This is my second poem included in the anthology “Poets Speaking To Poets: Echoes and Tributes” – the brainchild of editors Robert Hamblin and Nicholas Fargnoli and is a tribute to poet Jane Kenyon. It first appeared in my chapbook “Irresistible”. Imagine my surprise to be handed a brochure about the artist Jane Kenyon during a walk one day! Referenced in the first stanza are various titles from her striking works and in the second are titles and lines from the poet – fun to do and which would be evident to any reader already familiar with the poet’s work; however I wanted to give equal footing to the lesser known artist, whose exhibition theme echoed so many of Jane Kenyon’s poems. The artist didn’t begin her career in visual art until 1993, two years before the poet died. Though the poet was born in 1947 and the artist in 1953, they probably didn’t know each other. You can find out more about the artist here
The book is a wonderful collection of poems that talk to each other through poets past and present. It’s available on Amazon here and also here.
This poem, which first appeared in my chapbook “Irresistible”, is the first of two selected for the anthology “Poets Speaking To Poets: Echoes and Tributes” – the brainchild of editors Robert Hamblin and Nicholas Fargnoli. My poem was written after Cecilia Woloch’s “Blazon”. I will post my tribute poem later. The book is a wonderful collection of poems that talk to each other through poets past and present. It’s available on Amazon here and also here.
Another poem from the recently released anthology “easing the edges: a collection of everyday miracles” with deep thanks to editor d. ellis phelps. It was inspired by my beloved stepmother and happy childhood summers in Annan-Leith near Georgian Bay on Lake Huron.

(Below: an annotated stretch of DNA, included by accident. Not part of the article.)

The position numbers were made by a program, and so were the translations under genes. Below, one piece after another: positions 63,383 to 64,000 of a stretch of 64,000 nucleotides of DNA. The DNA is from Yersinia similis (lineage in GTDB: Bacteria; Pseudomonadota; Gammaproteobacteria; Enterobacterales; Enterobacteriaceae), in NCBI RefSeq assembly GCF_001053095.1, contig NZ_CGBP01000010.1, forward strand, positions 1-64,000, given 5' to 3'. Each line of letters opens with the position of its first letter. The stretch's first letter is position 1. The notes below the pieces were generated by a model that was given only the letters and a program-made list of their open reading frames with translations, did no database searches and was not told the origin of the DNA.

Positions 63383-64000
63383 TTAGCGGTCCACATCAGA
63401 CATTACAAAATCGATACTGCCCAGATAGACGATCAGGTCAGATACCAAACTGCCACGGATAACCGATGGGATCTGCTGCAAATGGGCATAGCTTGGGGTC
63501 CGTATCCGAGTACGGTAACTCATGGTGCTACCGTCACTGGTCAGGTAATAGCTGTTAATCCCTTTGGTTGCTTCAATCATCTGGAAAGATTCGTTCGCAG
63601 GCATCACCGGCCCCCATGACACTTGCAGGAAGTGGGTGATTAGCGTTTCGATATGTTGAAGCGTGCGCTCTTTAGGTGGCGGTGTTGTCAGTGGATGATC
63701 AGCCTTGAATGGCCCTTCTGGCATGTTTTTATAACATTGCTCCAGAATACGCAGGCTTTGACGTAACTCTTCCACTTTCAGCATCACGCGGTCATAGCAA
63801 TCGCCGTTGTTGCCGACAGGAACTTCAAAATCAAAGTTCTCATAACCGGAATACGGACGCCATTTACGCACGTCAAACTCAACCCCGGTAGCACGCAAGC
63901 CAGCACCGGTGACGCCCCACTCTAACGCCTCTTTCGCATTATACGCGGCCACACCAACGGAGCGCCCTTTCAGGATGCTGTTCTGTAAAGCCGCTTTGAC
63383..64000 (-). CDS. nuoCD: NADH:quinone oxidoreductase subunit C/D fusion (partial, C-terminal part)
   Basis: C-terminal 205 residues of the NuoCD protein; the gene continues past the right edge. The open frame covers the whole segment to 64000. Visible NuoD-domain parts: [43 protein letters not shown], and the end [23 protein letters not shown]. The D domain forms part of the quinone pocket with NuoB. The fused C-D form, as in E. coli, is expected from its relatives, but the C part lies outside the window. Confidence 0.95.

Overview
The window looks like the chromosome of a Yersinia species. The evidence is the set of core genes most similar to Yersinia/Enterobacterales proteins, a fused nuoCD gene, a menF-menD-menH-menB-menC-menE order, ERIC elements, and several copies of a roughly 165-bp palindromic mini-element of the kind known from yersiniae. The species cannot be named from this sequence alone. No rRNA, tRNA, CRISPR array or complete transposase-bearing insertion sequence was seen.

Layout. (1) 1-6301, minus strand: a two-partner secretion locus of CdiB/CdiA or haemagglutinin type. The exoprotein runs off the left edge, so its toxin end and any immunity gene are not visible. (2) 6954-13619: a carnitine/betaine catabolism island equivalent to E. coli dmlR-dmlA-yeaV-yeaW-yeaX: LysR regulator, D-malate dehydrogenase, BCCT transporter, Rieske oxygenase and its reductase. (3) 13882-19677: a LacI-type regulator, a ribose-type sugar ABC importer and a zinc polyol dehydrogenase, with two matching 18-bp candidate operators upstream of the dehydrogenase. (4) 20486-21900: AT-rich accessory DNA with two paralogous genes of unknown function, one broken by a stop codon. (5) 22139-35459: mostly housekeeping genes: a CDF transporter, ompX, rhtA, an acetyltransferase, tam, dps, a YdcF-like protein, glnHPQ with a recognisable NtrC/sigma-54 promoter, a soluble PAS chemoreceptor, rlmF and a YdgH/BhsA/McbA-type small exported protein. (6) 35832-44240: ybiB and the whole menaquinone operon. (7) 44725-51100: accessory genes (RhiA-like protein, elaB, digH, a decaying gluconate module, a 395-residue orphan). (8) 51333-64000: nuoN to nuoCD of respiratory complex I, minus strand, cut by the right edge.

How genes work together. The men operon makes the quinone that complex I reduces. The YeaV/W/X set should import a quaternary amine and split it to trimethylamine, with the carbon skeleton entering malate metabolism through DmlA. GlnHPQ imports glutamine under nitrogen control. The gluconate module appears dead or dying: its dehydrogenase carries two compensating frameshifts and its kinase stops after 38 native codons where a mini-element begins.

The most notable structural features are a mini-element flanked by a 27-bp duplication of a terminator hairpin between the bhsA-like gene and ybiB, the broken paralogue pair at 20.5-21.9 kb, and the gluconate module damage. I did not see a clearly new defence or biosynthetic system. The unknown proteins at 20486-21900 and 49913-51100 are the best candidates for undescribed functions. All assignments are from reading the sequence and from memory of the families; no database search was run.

My little poem THE THIN MAN is now up in Volume 12, along with many wonderful others. Many thanks again to editor Robert Nazarene for his enthusiasm! And may 2022 bring glad tidings and good health to you all!
Another poem from the recently released anthology “easing the edges: a collection of everyday miracles” with deep thanks to editor d. ellis phelps. Should you wish to read further, it’s available here in Canada and in USA.
is to find pleasure in postponing happiness awhile, letting the lights dim, and go to those rivers you have drowned in before where lament, bronzed with longing, hovers in the air, and fill your lungs with it.
Melancholy is gorgeous when it’s not just yours: no grape more often crushed for its fabulous blue note, no glass emptied as slowly, the bubble-burst of sorrow like champagne on the lips,
no melody more played, strung, as it is, like a bridge you can cross now— weep of the guitar, moan of the sexy saxophone: all that was, and all that might have been.
I had the concept of “saudade” on the brain this morning, probably because of Ada Limon’s introduction to today’s poem on The Slowdown. My poem was written quite some time ago and was inspired by a painting by local artist Lenore Conacher.
Americano coffee in a mug, time alone to savor some timeless good words, the day, for me, just beginning, unfolding sip by sip from the generous cup in which it is first held.
Yes, wars still rage on either side of the heart’s door. But lucky me—a colicky baby born into a colicky world, a world, it turns out, impossible not to love with all the muscle of the grateful arms in which I was first held.
This seemed like the perfect poem for me to post, as I’m still in the glow of my son becoming a new father, the little guy a month old now. It was first published in 2008 in North Shore Magazine.